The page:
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IMG Doctor in the UK | Should I Go into General Practice? | Trewlink Webinar Part 2


Being an IMG Doctor in the UK and then the answer to Why choose GP training. Maybe you're thinking Should I go into General Practice? Or you want to know what I think of general practice as a career. Completely unfiltered and honest opinion, hopefully I won't get in trouble with the RCGP! Join us in this super fun and interactive Trewlink Webinar! (Part 2)


1. A day in the life of a GP


Depending on where you come from, you might not actually know what a GP does and that is certainly true for some of my polish patients. In Poland, you have a skin complaint, you go to a dermatologist, you need contraception – you see a gynaecologist. That’s because private healthcare in Poland is very cheap. In the UK, private healthcare if VERY expensive – and so most people speak to their GP first – so a GP in the UK is your first port of call for any medical issue. And GPs have very specialised general knowledge and we know how many to manage a multitude of general conditions up to a certain point and you might not actually need to see a specialist. E.g. eczema. I am contracted for 8 sessions and 6 of those are clinical and two admin and I will explain what that means – QIP, audit, special interests.



2. Pros and Cons of being a GP


There are a lot of politically correct answer to what the pros of being a GP are. Most people will say they like the variety – newborn, kids, adults, older adults, palliative care – but also the variety in terms of specialties – derm, gynae, ENT, general medicine. They will say they also like continuity of care, so getting to know patients and their families. And I like both of those things. But the thing I love most about being a GP is being my own boss and the boss of my own time and sessions. Being able to manage patients on my own without constantly having to touch base with others, having that real ownership and responsibility when it comes to your patients health. And when I have done all of my consults within that session – I’m free. I can have a 30 mins lunch break – I can have a 2 hour lunch break. I was once learning how to play golf, obviously, I’m a GP, so I would routinely go to a driving range in between my sessions. Or I was training for the great north swim – again, hit the gym in my lunch break, jacuzzi sauna and come back and finish my afternoon session.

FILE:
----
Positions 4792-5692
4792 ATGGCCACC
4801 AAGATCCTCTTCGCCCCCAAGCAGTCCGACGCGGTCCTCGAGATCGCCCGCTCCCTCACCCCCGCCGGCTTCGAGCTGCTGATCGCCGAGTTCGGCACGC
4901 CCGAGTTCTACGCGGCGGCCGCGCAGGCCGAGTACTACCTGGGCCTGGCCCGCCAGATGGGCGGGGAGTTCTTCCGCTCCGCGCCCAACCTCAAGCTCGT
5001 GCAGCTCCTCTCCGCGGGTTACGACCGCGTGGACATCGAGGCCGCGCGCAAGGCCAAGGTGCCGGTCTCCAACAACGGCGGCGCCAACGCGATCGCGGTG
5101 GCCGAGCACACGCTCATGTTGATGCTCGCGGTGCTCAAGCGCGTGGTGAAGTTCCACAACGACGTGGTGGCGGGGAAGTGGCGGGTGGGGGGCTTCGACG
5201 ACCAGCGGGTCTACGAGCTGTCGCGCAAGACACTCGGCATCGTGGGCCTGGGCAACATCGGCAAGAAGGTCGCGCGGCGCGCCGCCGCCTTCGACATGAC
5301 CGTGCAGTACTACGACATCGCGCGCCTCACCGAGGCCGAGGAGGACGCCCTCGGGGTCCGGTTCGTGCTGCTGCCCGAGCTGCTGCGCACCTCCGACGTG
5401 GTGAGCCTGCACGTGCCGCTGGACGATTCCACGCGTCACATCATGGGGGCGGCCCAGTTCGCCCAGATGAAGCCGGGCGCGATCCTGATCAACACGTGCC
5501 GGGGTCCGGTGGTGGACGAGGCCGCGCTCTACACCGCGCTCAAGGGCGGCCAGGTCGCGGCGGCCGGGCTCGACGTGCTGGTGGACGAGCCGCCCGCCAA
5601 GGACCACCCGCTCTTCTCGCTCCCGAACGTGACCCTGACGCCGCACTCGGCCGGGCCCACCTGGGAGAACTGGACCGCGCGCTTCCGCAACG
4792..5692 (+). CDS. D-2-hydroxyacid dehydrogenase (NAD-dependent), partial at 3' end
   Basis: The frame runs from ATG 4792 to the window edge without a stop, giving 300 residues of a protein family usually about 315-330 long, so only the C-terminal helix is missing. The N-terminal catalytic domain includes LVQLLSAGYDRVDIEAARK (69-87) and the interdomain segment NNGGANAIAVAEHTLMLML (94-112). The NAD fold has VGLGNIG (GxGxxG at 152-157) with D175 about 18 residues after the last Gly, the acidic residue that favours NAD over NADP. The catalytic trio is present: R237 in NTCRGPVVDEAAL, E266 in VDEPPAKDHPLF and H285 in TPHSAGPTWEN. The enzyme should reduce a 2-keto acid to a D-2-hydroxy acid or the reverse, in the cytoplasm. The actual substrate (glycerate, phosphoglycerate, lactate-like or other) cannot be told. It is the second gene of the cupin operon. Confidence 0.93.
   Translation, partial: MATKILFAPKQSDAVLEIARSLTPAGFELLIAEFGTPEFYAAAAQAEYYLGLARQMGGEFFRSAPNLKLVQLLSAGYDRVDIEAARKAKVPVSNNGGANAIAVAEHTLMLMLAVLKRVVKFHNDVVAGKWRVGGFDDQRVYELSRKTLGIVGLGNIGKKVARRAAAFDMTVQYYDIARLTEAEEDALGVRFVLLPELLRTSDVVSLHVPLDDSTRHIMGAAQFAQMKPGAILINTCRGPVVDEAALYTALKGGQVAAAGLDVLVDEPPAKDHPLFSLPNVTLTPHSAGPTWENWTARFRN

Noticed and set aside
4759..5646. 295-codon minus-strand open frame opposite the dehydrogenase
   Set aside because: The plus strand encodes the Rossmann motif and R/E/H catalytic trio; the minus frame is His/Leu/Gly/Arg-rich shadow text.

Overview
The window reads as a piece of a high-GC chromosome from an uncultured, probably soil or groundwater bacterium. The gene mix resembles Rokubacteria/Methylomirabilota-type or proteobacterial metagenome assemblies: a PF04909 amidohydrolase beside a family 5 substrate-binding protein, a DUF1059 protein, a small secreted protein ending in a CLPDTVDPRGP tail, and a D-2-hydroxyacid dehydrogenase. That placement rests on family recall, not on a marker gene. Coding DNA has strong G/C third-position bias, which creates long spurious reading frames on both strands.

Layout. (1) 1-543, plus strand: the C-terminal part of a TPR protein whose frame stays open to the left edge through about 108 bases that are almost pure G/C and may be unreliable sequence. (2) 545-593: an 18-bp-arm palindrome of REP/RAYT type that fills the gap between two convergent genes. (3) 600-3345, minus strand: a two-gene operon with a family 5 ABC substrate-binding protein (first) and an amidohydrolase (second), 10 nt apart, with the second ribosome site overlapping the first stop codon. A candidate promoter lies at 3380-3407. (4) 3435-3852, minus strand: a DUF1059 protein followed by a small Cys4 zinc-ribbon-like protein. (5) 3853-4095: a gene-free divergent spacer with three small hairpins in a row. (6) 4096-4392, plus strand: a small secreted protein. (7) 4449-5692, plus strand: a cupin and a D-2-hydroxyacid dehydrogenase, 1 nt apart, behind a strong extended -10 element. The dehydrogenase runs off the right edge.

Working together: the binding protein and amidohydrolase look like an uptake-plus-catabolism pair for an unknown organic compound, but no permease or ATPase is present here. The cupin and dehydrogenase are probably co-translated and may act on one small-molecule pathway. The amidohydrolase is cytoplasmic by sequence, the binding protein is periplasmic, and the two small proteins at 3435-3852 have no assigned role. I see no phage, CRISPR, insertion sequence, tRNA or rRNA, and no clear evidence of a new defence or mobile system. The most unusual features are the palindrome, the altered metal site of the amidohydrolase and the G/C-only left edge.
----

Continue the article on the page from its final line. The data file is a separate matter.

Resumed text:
In terms of the cons – some of my junior doctor colleagues didn’t go into GP because they just felt they needed more of a safety net in terms of managing patients. So in hospital you write up a prescription of paracetamol – that will be checked by a hospital pharmacist, then a nurse, then the night team, then the consultant on the ward round – so people struggle without having that safetynet. I personally don’t because I know my guidelines and I always double check things myself anyway.



3. Things I wish I'd known when I applied for/started my GP training


In general, I’m really happy with my training and my trainer was excellent, really fantastic and so I have little regrets. But if I was to really look hard - this will go back to TIP number 3 – choose where you want to live first and then choose the job. I was allocated a training post at Preston and Chorley 1h to 1.5 hour away each eay – not the most glamorous part of England – but I was in a rush – just all of us – so I took it, just to get over it as fast as possible, but sometimes I wonder what things would be like if I waited 1 year, improved my CV and tried again and tried to get somewher closer to home.



4. Where to go if you are not feeling supported at your GP practice/surgery


Firstly, you will have a line manager, the person that hired you, they might be able to help. Secondly, colleagues and friends. Thirdly, your GP – honestly we can help especially if you prefer not to speak to someone at work. Lastly NHS practitioner health is a great resource.



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